There are several notable exceptions to and exemptions from the CCPA that may limit its application to certain businesses. For example, the CCPA does not restrict a business from complying with any federal, state or local laws or cooperating with law enforcement. The CCPA also does not apply to health information governed by HIPAA, or to the sale of information to or from a consumer reporting agency covered by the Fair Credit Reporting Act.
Furthermore, as currently enacted, the CCPA does not apply to information governed by the GLBA when the CCPA is in conflict with the GLBA.12 However, SB 1121 removes this “in conflict” language and makes clear that the CCPA will not apply to personal information that is governed by the GLBA.
Subject to certain conditions, the CCPA provides consumers a new private right of action for “unauthorized access and exfiltration, theft, or disclosure [of personal information] as a result of the business’ violation of the duty to implement and maintain reasonable security procedures and practices…” “[R]easonable security procedures and practices” are not defined in the CCPA. For purposes of this section, “personal information” is defined by reference to California’s Data Breach Notification Law, which contains a more narrow definition than under the CCPA.13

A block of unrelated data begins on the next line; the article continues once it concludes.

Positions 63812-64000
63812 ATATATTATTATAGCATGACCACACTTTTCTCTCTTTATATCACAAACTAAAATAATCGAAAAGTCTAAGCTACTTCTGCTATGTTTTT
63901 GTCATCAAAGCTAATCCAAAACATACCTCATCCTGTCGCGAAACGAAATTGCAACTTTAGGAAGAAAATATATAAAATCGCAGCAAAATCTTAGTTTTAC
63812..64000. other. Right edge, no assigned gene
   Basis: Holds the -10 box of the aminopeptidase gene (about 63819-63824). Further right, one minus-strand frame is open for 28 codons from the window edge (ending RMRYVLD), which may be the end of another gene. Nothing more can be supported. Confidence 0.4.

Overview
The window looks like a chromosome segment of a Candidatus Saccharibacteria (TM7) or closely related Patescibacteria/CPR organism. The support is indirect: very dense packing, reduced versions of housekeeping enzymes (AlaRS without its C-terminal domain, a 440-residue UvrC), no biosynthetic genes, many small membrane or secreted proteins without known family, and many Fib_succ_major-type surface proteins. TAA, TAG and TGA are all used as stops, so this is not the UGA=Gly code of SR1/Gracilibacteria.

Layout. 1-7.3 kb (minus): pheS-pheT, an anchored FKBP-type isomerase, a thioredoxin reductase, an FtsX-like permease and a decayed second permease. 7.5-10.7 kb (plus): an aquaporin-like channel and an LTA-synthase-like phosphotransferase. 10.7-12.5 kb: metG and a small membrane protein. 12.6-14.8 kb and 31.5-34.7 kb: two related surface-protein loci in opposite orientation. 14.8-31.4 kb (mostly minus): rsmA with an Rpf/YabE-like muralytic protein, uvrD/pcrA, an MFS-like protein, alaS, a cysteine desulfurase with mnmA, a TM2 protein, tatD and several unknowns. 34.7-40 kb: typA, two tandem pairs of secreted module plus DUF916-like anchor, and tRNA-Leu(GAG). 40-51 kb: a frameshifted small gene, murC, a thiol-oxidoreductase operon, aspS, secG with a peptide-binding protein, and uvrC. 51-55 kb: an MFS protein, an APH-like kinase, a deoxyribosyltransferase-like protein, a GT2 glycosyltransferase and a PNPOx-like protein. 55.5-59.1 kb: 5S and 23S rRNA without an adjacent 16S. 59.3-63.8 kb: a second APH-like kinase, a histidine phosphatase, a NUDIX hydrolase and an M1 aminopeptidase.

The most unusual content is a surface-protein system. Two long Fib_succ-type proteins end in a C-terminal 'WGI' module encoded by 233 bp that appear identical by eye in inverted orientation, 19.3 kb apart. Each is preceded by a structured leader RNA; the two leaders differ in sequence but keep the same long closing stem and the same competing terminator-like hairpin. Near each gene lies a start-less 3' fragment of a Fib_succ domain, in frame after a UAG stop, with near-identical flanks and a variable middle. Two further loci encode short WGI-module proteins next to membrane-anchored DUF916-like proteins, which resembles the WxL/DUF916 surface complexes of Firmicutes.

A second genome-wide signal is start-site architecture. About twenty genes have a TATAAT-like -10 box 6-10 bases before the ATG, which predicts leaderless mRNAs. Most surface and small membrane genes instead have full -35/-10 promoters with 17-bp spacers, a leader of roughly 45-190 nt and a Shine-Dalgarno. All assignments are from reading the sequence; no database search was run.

Consumers can recover damages in an amount not less than $100, and not in excess of the greater of: $750 per consumer per incident; or actual damages. The CCPA also permits consumers to bring actions for injunctive and declaratory relief and, in certain circumstances, for whatever relief a court deems to be proper.
Notably, prior to initiation of a private action by a consumer, a business must be given 30 days’ written notice identifying the specific provisions of the CCPA that are alleged to have been violated. However, this 30-day notice is not required if a consumer is initiating an action solely for actual pecuniary damages suffered as a result of the alleged violation. In the event a cure of the violation is possible and the business actually cures the violation, no action for damages may be initiated against the business.
The CCPA does not provide a private right of action for other privacy-related parts of the statute. Instead, the AG is given enforcement powers through which businesses may be liable for civil penalties for each violation. SB 1121 clarifies that a business would be liable for up to $2,500 per violation, or $7,500 for each intentional violation.